Ted Cruz has already said he would withdraw the U.S. from the Paris accord, telling reporters in a high school classroom in Knoxville, Tennessee: "Barack Obama seems to think the SUV parked in your driveway is a bigger threat to national security than radical Islamic terrorists who want to kill us. That’s just nutty. These are ideologues, they don’t focus on the facts, they won’t address the facts, and what they’re interested [in] instead is more and more government power."

Trump, while he hasn't directly addressed the accord, has argued in the past that climate change is a hoax created by the Chinese to make U.S. manufacturing non-competitive. Meanwhile Rand Paul thinks granting power to the United Nations would threaten U.S. sovereignty, resulting in "a bunch of two-bit dictators telling America what to do," as he put it recently. Marco Rubio insists the Paris climate deal is an "unfunny joke" that's "hurting the American dream."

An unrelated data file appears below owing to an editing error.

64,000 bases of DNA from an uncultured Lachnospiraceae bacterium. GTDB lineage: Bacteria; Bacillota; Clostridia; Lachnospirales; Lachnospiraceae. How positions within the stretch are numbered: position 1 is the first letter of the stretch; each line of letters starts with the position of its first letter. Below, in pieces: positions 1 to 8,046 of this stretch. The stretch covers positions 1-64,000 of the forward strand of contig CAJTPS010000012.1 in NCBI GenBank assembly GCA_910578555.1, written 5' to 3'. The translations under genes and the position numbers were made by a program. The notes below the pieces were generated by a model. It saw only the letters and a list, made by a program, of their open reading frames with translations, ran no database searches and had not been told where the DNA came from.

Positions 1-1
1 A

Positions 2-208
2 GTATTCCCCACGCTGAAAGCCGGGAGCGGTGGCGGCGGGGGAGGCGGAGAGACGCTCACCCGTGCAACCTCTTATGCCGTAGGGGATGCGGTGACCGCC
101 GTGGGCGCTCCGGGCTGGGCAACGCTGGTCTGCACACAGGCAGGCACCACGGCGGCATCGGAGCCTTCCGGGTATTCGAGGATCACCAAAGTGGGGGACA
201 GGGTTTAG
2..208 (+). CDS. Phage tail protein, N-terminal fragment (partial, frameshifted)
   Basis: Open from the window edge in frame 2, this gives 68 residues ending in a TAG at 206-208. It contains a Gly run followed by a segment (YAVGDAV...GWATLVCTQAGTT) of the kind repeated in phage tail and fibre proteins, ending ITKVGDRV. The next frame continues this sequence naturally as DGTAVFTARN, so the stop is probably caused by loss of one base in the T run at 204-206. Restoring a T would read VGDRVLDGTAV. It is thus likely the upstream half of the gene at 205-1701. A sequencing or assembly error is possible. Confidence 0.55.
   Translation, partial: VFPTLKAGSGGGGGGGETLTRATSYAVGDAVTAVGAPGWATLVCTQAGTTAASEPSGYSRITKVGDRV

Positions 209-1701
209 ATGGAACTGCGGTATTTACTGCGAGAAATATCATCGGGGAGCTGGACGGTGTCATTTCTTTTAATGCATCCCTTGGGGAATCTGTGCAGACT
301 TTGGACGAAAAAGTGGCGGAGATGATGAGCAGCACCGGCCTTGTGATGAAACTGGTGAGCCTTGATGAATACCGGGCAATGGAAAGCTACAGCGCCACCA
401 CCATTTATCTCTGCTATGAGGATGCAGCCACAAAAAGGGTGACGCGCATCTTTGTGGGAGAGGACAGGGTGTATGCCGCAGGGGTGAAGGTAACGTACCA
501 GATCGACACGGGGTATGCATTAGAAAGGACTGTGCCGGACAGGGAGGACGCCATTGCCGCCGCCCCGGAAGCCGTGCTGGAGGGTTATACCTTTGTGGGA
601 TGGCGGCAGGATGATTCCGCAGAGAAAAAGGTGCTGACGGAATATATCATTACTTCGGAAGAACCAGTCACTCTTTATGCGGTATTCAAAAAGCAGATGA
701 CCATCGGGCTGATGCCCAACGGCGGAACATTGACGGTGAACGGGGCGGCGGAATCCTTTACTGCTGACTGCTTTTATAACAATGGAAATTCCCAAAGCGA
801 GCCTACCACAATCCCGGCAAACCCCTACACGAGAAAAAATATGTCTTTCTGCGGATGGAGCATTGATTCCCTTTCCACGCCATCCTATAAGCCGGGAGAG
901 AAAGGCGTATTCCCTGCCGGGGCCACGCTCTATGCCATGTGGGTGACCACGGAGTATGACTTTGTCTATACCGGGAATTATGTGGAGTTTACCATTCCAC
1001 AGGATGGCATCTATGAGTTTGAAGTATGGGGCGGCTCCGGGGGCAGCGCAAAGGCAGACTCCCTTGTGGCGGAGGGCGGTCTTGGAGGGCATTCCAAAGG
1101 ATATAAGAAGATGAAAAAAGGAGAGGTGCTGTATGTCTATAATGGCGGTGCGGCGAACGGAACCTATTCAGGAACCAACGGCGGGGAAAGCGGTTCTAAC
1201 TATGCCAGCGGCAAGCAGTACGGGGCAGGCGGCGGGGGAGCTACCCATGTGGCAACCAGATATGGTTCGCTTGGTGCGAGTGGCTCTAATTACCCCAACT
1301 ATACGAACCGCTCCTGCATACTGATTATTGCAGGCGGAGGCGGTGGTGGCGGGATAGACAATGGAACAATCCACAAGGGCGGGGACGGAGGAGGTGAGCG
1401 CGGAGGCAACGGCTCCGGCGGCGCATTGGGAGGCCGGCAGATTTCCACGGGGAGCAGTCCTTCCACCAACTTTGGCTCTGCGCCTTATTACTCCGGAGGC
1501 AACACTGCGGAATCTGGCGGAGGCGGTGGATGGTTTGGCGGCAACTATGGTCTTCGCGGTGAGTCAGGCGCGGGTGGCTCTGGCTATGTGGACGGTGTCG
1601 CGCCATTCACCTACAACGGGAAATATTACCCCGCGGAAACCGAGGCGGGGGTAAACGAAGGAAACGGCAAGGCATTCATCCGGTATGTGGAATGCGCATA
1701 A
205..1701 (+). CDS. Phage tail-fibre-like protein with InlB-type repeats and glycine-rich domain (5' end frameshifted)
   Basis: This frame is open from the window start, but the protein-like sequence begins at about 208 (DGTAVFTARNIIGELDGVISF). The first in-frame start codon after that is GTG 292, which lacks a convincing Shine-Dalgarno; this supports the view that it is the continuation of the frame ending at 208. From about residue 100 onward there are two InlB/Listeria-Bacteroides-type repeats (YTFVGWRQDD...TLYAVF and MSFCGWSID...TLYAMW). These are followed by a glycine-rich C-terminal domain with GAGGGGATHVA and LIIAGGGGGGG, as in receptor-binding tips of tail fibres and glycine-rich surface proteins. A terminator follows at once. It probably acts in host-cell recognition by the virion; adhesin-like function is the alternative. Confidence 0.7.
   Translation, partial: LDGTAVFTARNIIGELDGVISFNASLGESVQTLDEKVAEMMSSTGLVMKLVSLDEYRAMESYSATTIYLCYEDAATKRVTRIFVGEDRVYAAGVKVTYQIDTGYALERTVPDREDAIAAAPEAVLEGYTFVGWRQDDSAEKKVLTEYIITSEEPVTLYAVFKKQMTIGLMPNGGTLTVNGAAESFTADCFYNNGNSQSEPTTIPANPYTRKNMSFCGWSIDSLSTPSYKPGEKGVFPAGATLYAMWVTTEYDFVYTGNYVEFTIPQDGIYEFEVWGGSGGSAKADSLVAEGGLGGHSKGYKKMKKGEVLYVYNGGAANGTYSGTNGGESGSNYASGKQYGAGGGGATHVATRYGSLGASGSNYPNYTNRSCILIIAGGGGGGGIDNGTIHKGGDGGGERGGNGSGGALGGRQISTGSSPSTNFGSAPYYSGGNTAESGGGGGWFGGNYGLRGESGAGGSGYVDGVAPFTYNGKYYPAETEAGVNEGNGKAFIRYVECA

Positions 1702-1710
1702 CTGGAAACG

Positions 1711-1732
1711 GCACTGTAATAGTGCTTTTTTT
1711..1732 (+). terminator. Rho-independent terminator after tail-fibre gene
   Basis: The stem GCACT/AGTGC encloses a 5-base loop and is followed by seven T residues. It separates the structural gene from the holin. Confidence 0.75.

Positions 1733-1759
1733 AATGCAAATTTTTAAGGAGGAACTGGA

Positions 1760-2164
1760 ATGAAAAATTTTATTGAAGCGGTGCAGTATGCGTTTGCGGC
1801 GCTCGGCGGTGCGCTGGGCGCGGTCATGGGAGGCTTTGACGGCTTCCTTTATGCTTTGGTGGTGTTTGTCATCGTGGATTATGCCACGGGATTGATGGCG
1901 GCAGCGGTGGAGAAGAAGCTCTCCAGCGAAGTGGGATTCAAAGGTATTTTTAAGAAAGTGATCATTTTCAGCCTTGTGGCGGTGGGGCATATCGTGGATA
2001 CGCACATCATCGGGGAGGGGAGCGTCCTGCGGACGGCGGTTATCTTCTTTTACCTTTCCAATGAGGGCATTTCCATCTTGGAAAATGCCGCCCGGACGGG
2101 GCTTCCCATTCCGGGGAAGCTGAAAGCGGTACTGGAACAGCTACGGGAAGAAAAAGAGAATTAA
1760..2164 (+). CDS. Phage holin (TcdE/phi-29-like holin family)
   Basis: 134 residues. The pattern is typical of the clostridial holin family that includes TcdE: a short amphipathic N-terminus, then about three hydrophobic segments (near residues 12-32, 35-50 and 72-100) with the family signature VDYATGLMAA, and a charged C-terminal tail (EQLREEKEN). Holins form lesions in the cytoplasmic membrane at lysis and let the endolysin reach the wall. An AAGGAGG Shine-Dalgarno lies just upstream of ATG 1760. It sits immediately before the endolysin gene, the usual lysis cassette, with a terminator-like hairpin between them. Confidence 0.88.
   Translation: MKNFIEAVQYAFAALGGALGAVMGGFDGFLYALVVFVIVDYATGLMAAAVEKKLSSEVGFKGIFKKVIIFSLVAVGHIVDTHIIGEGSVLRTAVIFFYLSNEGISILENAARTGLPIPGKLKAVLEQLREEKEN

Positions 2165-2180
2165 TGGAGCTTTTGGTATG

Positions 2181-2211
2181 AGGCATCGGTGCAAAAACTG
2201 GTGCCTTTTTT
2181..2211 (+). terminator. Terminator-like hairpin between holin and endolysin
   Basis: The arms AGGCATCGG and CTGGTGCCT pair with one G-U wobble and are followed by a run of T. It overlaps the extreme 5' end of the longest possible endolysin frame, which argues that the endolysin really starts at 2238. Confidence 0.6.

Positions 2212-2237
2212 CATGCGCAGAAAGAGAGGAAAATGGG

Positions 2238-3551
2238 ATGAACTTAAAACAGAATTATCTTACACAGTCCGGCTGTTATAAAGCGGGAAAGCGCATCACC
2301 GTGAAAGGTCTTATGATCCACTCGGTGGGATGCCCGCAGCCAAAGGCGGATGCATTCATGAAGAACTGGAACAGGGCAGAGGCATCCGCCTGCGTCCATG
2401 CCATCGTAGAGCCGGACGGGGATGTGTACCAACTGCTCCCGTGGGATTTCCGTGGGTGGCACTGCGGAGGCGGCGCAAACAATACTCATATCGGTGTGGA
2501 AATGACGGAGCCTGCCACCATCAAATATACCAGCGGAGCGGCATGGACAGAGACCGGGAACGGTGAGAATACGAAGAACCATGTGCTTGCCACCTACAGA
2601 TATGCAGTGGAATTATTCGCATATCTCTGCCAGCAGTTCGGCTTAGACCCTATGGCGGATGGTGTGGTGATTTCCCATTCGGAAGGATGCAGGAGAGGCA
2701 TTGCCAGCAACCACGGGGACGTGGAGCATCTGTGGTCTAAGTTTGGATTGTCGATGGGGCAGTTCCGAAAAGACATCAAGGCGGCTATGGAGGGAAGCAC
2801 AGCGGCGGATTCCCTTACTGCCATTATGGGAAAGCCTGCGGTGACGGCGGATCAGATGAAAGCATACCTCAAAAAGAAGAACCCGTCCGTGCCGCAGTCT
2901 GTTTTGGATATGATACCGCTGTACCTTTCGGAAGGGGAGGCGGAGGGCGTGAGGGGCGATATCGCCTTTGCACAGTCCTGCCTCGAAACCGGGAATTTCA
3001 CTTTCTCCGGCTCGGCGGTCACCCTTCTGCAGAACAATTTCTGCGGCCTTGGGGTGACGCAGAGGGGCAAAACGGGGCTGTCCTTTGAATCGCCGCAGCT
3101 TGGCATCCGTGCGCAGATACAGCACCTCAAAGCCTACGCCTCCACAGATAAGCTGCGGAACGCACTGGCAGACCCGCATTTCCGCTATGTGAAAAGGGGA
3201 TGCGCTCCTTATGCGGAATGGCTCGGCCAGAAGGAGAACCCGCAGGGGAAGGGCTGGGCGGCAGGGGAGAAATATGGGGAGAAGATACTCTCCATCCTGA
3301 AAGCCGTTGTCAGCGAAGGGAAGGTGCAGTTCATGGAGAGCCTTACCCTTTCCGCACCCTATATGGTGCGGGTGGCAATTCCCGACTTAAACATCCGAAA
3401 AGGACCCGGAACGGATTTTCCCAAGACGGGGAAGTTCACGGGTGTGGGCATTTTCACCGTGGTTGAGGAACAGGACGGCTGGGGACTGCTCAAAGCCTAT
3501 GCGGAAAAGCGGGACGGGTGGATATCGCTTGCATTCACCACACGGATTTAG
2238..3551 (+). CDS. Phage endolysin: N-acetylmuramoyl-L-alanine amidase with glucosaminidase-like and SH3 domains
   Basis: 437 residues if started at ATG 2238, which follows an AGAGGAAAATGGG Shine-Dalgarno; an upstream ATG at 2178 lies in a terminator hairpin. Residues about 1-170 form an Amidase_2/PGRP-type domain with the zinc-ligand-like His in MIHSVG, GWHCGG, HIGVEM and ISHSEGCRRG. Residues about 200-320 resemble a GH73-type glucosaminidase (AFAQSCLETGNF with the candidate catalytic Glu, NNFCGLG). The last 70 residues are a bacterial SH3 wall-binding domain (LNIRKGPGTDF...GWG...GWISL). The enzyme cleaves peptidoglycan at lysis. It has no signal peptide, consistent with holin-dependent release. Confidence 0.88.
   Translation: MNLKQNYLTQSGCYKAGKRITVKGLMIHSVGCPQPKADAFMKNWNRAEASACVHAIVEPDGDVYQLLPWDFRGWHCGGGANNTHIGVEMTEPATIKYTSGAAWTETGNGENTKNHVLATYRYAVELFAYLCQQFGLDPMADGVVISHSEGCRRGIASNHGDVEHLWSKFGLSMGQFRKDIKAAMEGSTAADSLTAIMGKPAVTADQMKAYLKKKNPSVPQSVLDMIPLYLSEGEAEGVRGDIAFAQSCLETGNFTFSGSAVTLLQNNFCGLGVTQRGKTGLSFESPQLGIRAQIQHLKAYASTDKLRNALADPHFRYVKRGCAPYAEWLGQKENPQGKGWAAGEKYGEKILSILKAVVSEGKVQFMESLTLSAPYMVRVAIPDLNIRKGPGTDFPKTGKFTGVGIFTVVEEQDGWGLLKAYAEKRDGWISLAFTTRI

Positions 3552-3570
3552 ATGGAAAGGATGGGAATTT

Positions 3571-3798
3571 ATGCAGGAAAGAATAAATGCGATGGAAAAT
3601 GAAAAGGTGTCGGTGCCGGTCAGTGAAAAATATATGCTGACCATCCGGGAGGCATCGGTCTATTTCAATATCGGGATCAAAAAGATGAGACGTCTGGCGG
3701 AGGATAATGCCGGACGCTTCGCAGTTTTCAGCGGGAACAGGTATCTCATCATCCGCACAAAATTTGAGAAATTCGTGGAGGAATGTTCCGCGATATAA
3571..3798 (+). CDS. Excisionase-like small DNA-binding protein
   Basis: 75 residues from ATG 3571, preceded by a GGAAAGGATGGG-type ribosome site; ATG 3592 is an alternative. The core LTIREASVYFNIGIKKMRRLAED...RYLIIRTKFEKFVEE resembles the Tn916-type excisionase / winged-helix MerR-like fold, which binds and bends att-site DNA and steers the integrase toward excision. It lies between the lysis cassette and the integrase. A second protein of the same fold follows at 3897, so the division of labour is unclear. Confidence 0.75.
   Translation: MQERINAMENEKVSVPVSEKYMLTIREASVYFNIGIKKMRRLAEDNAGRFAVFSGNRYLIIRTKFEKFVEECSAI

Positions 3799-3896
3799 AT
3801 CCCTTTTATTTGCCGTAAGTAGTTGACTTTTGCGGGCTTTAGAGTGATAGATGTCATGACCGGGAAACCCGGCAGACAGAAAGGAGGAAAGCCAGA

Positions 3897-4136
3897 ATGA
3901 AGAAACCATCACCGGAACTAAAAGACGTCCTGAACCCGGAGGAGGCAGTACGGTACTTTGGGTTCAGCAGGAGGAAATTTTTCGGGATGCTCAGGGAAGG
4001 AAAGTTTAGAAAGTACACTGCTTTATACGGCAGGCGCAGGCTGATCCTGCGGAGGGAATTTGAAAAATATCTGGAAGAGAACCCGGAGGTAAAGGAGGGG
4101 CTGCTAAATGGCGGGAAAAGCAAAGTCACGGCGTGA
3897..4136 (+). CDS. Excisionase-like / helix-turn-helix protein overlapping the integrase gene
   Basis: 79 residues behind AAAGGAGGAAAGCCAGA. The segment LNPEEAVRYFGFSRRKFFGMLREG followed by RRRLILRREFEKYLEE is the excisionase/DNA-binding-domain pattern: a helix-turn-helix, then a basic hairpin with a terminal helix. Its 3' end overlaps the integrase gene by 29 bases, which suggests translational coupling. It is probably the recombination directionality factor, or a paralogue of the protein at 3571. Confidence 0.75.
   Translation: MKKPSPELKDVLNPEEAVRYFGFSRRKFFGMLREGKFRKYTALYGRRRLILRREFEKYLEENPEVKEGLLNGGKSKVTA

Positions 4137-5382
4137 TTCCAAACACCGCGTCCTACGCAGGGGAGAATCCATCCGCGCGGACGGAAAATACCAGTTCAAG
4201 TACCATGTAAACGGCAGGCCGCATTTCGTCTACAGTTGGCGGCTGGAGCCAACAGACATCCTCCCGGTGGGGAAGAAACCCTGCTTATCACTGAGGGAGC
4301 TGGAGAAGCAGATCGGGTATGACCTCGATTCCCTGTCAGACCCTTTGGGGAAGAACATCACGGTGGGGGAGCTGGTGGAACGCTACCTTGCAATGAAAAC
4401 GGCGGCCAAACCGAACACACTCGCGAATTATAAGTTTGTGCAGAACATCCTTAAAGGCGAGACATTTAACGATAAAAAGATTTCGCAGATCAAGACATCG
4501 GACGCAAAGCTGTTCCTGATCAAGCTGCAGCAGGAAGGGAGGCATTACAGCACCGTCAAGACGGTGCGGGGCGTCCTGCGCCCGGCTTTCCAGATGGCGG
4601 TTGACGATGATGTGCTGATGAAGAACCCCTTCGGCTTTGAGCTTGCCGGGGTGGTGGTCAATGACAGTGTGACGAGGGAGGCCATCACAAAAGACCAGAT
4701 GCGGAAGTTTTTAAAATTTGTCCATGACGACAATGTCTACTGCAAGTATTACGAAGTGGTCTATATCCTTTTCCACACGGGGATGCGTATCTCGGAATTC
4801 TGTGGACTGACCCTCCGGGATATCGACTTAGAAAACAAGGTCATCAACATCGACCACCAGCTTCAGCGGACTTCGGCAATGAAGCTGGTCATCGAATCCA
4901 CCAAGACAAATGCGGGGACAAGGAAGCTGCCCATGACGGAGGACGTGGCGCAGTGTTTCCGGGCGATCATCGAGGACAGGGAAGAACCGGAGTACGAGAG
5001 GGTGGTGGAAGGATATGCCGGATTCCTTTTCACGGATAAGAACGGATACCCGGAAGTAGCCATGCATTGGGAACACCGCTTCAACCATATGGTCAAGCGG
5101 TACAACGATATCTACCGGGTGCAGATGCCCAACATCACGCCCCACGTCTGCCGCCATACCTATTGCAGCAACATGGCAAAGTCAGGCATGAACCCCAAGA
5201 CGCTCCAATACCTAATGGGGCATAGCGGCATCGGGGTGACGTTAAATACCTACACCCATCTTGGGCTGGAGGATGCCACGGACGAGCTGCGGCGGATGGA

“Here’s the most outrageous part,” Rubio told Fox News recently. “This is a deal that’s going to require the American taxpayer to send billions of dollars to developing countries. Well, China considers itself a developing country. Does that mean the American taxpayer is going to send billions to China to help them comply with the arrangement here?”

Short answer: no. Contrary to Rubio's impressions, China played a leadership role in the Paris talks and was on the giving side of the equation, offering up to $3.1 billion to help actual developing countries.